Microsoft Office Tutorials and References
In Depth Information
you have a busy department and need to keep track of everyone, this is the site for you (assum-
ing you don’t find its laws too distracting, that is).
The Group Work Site template has some prebuilt lists that work best when the site’s
permissions are explicitly set a certain way, and for this reason, it’s recommended to break inheritance
when creating a group site (For more information on breaking inheritance, see Chapter 12).
Let’s create one for the tech department:
1. From the Company Site, go to Site Settings New Site . This will again take you to the
New SharePoint Site page, as shown in Figure 9.40.
2. In this example, let’s call the new site Tech Dept . Give it a description “techdept.”
Select the Group Work Site template. For Permissions, make sure it’s set to Use Unique
Permissions . You can leave the rest at the default settings. Click Create .
3. Because you selected the option to use unique permissions, you now need to set up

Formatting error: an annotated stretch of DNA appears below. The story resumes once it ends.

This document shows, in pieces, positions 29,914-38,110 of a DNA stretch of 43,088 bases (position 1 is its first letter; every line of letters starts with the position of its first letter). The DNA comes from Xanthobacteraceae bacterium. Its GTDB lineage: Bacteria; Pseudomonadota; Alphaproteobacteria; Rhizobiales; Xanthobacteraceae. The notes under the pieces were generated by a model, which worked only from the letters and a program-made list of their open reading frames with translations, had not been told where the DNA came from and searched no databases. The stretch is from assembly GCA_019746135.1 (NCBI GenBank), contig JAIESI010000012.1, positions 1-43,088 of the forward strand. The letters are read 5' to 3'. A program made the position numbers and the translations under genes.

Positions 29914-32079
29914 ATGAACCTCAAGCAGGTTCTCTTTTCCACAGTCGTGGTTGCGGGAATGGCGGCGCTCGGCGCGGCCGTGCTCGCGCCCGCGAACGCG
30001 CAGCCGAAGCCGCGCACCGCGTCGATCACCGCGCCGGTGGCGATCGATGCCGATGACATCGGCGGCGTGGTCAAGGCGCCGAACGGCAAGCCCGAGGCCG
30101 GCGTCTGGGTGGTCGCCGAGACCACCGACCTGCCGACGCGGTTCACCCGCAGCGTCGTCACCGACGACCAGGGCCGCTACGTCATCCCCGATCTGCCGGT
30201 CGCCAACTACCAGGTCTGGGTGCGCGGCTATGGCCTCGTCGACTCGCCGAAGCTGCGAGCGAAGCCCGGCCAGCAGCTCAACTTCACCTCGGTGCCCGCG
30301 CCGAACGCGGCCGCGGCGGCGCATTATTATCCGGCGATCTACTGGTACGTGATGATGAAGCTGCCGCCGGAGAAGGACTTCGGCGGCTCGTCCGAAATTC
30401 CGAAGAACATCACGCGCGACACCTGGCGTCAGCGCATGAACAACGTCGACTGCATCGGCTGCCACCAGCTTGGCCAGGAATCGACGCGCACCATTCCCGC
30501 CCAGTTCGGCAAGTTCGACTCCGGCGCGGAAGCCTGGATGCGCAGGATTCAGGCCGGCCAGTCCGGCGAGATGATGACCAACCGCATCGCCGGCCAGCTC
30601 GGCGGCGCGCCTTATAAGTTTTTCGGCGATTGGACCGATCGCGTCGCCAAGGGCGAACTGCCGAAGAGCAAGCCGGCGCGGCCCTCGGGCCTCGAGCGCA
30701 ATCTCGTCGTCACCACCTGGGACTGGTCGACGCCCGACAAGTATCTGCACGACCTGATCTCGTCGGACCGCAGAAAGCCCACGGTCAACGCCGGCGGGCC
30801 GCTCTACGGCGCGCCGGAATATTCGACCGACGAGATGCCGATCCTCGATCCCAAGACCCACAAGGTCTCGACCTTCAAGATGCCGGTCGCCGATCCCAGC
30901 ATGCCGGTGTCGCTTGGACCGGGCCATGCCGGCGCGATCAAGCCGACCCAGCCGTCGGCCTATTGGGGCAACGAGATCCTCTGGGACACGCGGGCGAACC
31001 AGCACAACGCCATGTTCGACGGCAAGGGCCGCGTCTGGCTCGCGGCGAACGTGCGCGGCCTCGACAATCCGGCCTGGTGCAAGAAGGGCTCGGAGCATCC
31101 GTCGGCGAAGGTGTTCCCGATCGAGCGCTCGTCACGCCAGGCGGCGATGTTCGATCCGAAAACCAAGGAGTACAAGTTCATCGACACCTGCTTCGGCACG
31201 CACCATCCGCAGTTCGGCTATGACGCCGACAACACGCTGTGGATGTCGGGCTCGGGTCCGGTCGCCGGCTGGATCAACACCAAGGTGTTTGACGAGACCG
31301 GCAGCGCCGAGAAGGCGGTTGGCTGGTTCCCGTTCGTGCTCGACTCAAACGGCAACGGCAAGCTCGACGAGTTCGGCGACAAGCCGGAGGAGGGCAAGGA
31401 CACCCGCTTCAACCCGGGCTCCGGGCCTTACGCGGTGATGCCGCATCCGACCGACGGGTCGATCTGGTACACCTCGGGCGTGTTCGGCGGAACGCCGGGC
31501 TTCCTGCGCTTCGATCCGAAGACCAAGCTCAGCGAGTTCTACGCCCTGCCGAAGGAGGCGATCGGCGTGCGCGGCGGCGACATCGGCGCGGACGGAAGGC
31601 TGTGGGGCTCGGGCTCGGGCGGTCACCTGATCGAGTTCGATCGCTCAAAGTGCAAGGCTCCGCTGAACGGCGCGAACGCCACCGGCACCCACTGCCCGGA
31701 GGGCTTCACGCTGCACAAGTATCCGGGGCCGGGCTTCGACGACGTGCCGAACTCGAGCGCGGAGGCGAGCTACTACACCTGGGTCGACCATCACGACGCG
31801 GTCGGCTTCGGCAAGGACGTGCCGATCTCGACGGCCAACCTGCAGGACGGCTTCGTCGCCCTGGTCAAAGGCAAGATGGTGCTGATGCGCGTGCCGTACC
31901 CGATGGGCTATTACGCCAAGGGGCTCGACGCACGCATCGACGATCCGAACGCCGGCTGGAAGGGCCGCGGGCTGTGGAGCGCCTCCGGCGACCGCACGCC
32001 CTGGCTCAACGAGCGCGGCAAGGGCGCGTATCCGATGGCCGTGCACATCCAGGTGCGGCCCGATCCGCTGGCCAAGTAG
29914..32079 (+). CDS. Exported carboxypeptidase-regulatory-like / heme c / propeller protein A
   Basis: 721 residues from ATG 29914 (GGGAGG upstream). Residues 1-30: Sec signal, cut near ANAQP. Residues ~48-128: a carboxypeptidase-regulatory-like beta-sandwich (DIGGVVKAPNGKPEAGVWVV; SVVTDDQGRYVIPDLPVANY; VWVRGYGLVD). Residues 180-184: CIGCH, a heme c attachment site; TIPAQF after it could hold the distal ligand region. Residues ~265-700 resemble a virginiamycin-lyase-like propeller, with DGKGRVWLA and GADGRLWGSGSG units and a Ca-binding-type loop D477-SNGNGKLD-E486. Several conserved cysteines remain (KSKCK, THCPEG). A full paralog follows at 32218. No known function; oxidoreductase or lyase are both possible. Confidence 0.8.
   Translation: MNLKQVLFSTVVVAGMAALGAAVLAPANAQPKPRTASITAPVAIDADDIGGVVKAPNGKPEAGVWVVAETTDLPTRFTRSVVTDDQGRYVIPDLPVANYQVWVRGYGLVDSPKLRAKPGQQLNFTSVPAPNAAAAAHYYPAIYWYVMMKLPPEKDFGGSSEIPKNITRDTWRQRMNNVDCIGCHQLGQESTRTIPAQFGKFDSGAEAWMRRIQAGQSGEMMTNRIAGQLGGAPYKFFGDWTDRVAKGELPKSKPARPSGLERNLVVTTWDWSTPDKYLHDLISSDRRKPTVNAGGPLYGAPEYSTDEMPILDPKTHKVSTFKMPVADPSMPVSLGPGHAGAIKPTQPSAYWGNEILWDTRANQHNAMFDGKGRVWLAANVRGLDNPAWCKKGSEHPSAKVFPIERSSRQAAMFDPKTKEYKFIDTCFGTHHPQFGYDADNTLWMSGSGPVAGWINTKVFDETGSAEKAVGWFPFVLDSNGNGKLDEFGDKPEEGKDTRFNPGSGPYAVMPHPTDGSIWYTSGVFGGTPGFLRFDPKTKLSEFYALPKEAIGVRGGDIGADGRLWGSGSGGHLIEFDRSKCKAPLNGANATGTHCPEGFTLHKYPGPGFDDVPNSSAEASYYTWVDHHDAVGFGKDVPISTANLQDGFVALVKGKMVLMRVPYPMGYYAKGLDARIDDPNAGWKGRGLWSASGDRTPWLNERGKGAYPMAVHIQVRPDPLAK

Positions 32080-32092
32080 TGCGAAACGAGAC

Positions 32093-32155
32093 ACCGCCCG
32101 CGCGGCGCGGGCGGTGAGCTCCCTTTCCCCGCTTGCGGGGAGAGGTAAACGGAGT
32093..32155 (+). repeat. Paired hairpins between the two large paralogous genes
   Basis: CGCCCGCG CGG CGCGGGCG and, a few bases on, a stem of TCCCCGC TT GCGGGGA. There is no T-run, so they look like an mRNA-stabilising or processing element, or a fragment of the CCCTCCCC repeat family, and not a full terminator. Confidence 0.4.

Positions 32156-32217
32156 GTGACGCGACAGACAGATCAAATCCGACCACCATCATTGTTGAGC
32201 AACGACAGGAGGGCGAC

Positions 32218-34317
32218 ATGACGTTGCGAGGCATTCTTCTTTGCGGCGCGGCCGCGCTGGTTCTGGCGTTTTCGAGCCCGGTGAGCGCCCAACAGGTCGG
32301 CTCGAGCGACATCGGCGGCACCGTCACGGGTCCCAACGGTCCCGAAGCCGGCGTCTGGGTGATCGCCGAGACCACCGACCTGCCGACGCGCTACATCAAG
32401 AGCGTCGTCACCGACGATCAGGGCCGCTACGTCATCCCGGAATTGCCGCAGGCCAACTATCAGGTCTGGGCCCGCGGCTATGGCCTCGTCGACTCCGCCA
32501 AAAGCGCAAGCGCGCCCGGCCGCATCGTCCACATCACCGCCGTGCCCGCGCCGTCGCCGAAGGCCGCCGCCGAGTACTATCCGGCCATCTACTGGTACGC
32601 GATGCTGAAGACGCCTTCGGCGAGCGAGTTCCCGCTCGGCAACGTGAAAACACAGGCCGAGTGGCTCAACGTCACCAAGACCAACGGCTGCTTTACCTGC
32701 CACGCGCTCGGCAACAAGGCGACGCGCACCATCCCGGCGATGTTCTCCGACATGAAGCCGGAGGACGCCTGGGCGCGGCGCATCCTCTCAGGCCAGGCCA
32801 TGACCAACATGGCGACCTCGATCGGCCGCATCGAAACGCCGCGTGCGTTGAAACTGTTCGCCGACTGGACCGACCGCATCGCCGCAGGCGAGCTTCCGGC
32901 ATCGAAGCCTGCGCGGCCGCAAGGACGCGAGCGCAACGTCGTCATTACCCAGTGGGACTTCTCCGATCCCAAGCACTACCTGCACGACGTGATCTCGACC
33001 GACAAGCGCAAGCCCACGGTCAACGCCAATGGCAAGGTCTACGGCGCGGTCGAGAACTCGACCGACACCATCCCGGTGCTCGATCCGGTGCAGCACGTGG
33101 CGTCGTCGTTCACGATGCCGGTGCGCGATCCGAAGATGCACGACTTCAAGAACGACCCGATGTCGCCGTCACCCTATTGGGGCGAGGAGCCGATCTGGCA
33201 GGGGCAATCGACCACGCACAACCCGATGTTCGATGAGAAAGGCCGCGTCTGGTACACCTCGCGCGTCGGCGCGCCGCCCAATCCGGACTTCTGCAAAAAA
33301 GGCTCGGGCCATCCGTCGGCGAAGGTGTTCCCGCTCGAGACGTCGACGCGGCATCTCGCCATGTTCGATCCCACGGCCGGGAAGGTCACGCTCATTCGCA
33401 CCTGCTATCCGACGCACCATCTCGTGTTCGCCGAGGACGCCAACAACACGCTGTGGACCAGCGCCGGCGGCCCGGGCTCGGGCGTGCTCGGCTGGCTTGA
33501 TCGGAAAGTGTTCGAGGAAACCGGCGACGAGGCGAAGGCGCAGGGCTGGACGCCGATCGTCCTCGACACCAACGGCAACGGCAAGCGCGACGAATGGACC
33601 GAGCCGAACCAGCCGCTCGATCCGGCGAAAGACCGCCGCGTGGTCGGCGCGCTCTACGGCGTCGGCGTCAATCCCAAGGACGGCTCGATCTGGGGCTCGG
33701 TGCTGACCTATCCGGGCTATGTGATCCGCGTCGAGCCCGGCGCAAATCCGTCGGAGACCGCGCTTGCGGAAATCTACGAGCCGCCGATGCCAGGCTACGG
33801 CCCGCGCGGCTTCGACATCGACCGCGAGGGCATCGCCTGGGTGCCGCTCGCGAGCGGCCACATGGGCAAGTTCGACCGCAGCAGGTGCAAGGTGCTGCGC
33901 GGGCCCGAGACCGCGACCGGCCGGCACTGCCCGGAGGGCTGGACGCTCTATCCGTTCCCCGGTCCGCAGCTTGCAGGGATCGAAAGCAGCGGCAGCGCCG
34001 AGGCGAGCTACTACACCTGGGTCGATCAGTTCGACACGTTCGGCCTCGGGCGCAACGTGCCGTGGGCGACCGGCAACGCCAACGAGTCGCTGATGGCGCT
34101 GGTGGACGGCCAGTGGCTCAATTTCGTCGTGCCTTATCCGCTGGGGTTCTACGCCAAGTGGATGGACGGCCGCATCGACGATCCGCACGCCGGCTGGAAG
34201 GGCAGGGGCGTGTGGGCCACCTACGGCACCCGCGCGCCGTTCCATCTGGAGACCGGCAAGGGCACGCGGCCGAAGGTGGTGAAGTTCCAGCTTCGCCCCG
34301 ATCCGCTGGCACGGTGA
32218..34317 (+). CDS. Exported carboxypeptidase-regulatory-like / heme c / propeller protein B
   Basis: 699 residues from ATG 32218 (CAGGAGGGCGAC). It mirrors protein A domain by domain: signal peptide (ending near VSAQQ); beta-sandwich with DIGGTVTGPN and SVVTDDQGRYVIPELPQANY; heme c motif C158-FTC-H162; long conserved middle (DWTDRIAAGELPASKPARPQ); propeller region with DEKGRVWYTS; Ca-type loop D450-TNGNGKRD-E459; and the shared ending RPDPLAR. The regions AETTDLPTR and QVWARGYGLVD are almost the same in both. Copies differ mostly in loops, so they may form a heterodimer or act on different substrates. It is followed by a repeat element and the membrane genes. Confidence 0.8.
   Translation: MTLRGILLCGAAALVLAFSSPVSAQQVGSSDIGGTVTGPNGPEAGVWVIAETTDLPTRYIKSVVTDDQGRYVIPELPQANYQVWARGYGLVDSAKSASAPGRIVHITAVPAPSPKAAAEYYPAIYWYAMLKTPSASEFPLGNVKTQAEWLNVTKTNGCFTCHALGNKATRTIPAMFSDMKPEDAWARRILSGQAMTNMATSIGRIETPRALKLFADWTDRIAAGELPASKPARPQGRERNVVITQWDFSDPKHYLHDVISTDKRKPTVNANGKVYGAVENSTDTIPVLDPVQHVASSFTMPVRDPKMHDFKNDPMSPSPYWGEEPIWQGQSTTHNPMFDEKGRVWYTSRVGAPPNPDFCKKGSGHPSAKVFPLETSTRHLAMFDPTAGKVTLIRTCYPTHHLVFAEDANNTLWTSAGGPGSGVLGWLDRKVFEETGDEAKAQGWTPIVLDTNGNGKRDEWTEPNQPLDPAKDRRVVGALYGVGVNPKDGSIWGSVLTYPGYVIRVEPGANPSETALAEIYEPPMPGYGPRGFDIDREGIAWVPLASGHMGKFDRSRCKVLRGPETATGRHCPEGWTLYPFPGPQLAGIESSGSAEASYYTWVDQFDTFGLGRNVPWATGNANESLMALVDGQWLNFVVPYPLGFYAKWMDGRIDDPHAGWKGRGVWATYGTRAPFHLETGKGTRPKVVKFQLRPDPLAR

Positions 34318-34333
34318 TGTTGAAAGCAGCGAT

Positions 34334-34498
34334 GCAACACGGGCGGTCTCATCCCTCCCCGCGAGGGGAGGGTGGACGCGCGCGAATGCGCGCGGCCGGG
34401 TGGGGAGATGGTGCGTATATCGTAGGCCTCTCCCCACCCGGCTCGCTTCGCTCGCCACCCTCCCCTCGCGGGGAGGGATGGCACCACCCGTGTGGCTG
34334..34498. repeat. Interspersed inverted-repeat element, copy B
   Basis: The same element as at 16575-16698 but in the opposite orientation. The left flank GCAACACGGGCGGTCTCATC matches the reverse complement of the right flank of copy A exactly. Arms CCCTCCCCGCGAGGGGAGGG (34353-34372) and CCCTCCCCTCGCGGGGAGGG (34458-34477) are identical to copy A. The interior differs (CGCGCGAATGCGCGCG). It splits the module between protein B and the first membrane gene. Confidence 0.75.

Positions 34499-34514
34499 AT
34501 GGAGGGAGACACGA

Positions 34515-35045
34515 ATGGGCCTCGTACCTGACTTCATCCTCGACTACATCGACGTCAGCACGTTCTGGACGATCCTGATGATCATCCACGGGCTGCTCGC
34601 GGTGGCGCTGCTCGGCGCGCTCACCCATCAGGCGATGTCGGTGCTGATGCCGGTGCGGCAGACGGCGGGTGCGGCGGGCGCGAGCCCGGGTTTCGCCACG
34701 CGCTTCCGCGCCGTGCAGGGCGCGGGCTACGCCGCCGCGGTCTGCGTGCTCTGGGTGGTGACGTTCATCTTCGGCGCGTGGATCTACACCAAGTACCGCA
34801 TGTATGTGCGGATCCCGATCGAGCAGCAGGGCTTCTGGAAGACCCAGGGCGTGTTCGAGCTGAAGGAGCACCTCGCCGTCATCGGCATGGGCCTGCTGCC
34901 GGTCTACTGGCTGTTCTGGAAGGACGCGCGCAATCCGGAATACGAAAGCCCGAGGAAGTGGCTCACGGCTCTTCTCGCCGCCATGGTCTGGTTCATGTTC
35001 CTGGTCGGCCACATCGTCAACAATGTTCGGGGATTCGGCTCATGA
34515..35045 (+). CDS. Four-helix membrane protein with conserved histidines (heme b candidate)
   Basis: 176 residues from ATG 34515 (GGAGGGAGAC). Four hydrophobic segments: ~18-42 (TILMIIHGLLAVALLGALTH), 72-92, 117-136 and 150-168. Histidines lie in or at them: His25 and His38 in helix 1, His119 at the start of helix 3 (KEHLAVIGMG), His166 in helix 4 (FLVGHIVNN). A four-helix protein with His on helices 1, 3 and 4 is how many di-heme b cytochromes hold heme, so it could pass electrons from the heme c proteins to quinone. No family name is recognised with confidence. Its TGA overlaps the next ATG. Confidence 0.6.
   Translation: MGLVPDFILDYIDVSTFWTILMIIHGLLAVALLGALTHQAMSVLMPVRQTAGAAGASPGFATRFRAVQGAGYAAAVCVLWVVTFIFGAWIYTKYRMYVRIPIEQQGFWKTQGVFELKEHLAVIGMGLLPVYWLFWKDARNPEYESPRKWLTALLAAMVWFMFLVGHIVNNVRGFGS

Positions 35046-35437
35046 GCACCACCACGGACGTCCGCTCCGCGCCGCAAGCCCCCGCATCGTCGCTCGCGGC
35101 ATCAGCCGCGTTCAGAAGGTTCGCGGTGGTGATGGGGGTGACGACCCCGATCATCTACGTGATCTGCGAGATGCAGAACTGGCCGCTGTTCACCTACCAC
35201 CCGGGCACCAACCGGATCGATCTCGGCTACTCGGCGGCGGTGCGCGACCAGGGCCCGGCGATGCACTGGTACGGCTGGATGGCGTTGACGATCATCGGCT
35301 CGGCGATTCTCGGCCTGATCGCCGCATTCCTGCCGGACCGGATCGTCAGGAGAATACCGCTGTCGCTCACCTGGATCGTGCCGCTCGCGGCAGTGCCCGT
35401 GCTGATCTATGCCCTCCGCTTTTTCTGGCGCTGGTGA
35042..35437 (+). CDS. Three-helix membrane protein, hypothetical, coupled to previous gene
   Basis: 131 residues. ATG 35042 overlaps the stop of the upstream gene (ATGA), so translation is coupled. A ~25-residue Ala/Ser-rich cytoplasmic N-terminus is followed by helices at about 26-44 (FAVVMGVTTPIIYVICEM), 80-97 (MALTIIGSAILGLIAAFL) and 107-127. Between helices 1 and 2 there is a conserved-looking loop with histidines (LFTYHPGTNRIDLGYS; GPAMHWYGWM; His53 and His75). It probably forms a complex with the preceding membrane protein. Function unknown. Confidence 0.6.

groups for the site. See Figure 9.41. Here we build new groups for the site (or use existing
groups). These are then applied to the site and can of course be changed later.
By default SharePoint wants to set up three groups, basically the same groups we had on
the company site: Visitors, Members, and Owners. You should already be familiar with
these groups and their corresponding permission levels, but you can find more
information in Chapter 12. Visitors have read-only access, Members can read-write, and Owners
can do everything (including changing permissions).
4. With a group site, these groups really matter for the custom lists, and your
assumptions based on team sites may not be accurate. With a group site, it’s best to place
most users in the Visitors group and reserve the Members group for people who need
access to everyone’s items and schedule. This will become clear as we delve into the
site. For now, I’m creating a new group for both Visitors and Members, placing all the